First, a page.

A travesty has occurred: discrimination has hit close to home. Last term The Lawrentian printed a letter about a young woman’s mistreatment at Denny’s. Unfortunately, I have a similar story to tell. I was refused service at the Piggly Wiggly on College Avenue for what I can only assume to be age discrimination.It was Friday, about a month after my twenty-first birthday, when I went there to purchase an alcoholic beverage. The store manager who checked me out spent some time looking at my valid driver’s license. After inspecting it, he did not believe it to be legitimate, as it was from Illinois and was “shoddy.” He graciously offered to sell me the limes I was planning to buy, but without my beverage I assured him that was not necessary, and I left.
After going to two other stores and not finding the beverage I wanted, I returned to the Piggly Wiggly with my birth certificate (complete with water seal). The manager would not accept it, claiming it was not a valid form of identification, even in addition to my driver’s license and school ID. To get a passport and leave or enter the country, one needs only two forms of identification. The manager, however, made it seem that buying alcohol in Wisconsin is actually a more important, riskier ordeal.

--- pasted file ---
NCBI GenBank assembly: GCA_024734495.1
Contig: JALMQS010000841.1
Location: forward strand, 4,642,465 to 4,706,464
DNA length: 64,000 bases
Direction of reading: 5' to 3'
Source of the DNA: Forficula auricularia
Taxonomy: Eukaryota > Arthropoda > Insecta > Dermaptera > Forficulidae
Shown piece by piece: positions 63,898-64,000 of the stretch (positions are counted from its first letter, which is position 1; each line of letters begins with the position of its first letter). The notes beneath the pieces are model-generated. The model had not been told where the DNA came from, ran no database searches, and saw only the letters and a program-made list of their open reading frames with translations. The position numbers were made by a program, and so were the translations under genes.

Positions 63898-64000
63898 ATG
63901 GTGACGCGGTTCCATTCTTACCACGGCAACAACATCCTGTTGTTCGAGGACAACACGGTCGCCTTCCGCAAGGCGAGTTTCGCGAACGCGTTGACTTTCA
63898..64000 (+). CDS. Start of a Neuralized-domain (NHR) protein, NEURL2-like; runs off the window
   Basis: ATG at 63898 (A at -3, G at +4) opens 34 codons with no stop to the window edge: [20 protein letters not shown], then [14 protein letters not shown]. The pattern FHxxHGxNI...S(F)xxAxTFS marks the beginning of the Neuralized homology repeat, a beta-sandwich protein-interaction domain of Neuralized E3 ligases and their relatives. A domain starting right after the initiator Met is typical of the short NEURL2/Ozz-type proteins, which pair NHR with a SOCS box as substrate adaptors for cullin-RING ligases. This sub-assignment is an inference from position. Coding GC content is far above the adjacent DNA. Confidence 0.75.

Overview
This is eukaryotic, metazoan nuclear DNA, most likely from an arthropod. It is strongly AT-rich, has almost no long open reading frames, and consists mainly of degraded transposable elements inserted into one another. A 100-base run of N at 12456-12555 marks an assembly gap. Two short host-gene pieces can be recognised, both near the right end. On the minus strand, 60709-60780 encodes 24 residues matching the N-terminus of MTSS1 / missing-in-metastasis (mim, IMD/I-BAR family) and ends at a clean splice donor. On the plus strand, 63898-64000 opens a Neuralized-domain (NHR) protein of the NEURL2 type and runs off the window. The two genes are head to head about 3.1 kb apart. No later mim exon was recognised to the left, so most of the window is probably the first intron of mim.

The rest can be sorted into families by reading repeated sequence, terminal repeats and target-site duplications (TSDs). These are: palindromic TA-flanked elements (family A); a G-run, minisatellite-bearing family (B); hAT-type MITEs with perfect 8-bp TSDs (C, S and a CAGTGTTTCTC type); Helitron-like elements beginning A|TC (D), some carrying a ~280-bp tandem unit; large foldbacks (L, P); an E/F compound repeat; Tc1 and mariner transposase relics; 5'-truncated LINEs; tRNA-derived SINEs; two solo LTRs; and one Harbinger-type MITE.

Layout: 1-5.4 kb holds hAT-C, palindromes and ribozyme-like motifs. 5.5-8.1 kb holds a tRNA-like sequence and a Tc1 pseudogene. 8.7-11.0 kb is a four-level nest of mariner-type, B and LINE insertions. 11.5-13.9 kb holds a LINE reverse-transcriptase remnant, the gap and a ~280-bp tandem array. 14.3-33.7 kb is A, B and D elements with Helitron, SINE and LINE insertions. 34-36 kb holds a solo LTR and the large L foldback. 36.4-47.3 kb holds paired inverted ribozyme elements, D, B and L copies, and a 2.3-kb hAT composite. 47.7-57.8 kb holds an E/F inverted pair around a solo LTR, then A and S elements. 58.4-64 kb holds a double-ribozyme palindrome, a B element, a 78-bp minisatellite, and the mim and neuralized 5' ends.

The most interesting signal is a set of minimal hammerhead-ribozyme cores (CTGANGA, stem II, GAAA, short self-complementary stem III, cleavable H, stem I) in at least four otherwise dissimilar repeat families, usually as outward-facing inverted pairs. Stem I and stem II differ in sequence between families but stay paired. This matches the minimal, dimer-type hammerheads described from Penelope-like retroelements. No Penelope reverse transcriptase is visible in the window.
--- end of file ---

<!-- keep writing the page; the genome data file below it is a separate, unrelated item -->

Not only did I have three forms of legitimate identification, but I also offered to call a police officer to come verify the validity of my being. The manager still refused, giving no reasonable explanation. He kept repeating that my license was from out of state and that he could refuse to sell because the store policy is as follows: When in doubt, accept only a Wisconsin license or ID card.
He told me not to bother calling a police officer because even if I did, to cure any doubt of illegitimacy, he would still choose not to serve me. Yes, he used the word “choose.” To him, it was a choice not to serve me: not his job, not his duty, but his choice.
When the corporate district manager was alerted of the discrepancy between the manager’s actions and his place in the law (claiming he had more authority than a police officer to choose who to sell to whether or not they are of age), the district manager condoned his behavior. I am still in the process of righting the wrong via e-mail with the manager, but she has ceased responding and is now ignoring my efforts. I hope that by letting my message and cry for equality be heard, it may prevent further age discrimination in the future.